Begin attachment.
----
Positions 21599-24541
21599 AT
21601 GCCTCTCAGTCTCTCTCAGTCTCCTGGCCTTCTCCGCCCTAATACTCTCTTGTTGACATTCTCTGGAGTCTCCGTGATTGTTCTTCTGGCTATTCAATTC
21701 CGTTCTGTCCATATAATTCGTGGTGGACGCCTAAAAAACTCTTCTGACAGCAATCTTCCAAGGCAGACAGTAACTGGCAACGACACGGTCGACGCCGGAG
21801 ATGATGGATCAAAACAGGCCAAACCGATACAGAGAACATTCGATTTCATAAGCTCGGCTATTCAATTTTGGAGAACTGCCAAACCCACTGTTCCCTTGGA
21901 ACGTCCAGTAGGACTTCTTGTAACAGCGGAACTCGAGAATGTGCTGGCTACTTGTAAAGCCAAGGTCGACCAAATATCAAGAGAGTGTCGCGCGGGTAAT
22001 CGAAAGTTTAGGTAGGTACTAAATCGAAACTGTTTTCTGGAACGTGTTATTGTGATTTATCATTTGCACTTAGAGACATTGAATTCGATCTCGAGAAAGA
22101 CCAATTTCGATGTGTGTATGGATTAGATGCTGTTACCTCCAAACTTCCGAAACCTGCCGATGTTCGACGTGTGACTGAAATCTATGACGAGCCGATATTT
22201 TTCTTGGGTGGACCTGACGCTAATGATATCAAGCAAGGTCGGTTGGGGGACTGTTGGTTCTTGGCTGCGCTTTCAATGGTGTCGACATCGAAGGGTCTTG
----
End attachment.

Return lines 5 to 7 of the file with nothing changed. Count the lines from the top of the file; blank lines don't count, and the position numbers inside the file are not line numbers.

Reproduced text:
21801 ATGATGGATCAAAACAGGCCAAACCGATACAGAGAACATTCGATTTCATAAGCTCGGCTATTCAATTTTGGAGAACTGCCAAACCCACTGTTCCCTTGGA
21901 ACGTCCAGTAGGACTTCTTGTAACAGCGGAACTCGAGAATGTGCTGGCTACTTGTAAAGCCAAGGTCGACCAAATATCAAGAGAGTGTCGCGCGGGTAAT
22001 CGAAAGTTTAGGTAGGTACTAAATCGAAACTGTTTTCTGGAACGTGTTATTGTGATTTATCATTTGCACTTAGAGACATTGAATTCGATCTCGAGAAAGA